The sophomore album from Remembering Never finds the band taking a salutary look at the world outside its own messed-up head and discovering that there are lots of things to be angry about other than one's own difficult life. We call that growing up, and we don't see it happen that often with hardcore bands. One of the things singer and bandleader Pete K. noticed about the outside world is that his country is at war, and he is not pleased about that fact, as he makes clear in "Color of Blood and Money" ("Bodies and flowers pile up in ash and memory/While your freedom is raped by gunfire"). He's also pretty irritated at anyone who eats meat ("Grenade in Mouth Tragedy"), who takes things for granted ("Glutton"), who believes in anything ("For the Love of Fiction"), or who relies on anyone ("Closed Caskets"). Okay, so he's still got some growing up to do, but who doesn't? In strictly musical terms, this is one of the most ambitious and consistently interesting hardcore albums in years, with tons of unpredictable rhythmic changeups, subtly elegant guitar work lurking beneath the general bombast, and a few moments of actual singing. Recommended.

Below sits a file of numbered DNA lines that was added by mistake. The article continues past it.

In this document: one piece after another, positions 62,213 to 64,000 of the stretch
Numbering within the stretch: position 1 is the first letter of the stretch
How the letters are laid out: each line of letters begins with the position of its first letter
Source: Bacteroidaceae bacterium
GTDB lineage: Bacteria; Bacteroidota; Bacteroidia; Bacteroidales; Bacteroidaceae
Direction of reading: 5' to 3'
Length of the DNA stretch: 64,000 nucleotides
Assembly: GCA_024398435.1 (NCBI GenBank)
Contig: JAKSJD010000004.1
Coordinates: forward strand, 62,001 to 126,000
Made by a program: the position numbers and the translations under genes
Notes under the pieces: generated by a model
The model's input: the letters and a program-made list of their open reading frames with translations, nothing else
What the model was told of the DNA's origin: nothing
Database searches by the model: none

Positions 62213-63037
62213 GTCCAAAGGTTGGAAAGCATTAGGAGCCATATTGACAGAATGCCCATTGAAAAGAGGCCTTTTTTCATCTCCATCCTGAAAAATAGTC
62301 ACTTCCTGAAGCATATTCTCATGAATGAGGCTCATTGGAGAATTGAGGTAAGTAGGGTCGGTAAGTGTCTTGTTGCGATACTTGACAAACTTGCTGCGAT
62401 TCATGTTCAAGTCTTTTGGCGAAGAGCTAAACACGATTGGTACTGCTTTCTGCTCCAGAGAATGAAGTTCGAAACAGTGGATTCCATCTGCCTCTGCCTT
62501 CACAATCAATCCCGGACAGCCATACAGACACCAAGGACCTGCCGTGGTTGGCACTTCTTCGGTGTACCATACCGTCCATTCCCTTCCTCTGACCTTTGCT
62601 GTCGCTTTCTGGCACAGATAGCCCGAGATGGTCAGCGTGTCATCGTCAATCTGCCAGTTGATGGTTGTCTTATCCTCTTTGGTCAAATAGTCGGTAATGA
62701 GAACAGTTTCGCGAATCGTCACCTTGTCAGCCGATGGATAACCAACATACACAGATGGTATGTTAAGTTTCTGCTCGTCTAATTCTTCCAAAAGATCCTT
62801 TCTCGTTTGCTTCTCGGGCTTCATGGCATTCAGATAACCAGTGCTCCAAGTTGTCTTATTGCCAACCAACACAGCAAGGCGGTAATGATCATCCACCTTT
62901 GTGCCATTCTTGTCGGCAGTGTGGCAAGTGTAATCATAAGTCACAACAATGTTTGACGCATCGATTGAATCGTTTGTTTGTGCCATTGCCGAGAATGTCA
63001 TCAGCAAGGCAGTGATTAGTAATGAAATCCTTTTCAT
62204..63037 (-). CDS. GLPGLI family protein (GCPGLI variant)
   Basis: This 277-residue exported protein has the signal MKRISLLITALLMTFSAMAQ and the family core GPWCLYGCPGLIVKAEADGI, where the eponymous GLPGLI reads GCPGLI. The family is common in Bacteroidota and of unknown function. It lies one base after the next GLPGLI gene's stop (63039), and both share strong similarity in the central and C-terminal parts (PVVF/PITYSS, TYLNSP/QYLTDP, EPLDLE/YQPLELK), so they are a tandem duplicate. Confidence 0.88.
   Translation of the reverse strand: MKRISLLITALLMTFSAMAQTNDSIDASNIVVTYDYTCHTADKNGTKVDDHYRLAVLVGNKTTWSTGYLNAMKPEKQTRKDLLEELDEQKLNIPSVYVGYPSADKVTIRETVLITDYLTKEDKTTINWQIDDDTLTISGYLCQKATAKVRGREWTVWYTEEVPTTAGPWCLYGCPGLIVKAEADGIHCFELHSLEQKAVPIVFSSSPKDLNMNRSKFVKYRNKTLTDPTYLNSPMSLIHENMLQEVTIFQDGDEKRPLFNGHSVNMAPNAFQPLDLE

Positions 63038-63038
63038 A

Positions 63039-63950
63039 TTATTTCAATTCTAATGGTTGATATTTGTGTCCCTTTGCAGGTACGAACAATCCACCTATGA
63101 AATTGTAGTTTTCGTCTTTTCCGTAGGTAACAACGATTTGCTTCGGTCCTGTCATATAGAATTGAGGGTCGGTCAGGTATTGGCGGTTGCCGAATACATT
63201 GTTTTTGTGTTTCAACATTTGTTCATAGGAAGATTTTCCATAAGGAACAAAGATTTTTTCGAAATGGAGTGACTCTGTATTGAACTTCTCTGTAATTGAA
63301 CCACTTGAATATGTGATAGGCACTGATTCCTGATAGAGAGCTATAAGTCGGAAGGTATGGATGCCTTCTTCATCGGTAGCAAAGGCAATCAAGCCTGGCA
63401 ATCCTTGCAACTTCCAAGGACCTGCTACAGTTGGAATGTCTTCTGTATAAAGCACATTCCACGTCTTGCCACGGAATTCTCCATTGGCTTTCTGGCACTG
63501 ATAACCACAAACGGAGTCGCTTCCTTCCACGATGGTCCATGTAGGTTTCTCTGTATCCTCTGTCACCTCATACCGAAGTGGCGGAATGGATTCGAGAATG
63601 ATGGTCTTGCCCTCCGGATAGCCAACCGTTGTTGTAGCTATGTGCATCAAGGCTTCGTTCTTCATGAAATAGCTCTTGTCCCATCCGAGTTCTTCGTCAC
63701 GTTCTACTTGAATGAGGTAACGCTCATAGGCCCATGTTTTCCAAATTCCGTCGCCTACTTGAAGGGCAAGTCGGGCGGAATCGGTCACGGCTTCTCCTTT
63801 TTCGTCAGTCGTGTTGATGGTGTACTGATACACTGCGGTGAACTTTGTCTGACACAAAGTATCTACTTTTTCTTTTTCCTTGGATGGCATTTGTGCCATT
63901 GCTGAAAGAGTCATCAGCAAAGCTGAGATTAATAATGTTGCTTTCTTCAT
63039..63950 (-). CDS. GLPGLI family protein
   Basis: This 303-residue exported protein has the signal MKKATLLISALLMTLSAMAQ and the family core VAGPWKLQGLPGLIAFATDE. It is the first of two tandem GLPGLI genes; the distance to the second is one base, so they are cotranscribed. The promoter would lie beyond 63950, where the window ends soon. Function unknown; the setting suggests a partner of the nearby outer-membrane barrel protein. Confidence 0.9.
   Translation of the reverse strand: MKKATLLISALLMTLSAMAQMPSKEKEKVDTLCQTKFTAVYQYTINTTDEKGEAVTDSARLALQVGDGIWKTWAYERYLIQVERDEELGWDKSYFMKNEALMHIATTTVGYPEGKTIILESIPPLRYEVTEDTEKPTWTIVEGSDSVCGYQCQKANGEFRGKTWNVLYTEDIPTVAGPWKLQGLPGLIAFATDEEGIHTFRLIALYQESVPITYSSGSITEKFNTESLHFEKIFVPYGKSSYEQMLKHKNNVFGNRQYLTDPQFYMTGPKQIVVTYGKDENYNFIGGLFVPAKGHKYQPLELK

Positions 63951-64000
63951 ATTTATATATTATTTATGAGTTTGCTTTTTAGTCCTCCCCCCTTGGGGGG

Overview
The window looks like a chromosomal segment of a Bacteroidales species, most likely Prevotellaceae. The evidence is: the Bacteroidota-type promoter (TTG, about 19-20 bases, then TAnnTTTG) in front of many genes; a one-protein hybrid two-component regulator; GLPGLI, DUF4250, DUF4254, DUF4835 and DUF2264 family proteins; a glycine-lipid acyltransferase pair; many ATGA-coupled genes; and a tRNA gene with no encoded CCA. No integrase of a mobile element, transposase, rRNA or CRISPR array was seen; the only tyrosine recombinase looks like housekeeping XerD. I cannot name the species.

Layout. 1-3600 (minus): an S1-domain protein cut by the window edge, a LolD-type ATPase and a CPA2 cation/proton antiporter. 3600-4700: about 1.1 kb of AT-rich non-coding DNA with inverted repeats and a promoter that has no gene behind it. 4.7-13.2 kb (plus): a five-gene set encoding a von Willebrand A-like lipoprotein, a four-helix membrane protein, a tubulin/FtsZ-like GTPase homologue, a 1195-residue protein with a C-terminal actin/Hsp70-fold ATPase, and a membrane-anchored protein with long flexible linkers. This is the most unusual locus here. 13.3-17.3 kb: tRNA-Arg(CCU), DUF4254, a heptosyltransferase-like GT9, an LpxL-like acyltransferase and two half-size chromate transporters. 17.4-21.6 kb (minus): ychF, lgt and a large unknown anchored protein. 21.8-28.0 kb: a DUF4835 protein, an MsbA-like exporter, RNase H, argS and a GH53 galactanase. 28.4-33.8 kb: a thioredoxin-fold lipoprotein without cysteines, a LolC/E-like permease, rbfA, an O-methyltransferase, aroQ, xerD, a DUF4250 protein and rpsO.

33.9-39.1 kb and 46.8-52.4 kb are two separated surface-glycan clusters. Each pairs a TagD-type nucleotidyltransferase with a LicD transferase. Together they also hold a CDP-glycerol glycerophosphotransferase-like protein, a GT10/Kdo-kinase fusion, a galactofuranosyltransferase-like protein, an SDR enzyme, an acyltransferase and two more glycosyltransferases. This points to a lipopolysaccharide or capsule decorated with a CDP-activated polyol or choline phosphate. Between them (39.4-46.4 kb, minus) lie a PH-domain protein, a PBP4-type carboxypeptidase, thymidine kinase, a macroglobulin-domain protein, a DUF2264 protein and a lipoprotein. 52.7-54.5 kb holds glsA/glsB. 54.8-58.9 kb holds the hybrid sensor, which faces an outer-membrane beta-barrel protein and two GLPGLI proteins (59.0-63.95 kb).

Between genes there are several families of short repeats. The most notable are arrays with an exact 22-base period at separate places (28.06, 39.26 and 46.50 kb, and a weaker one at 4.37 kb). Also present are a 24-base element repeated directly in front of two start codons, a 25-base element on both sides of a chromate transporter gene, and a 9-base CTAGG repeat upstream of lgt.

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AllMusic Review by Rick Anderson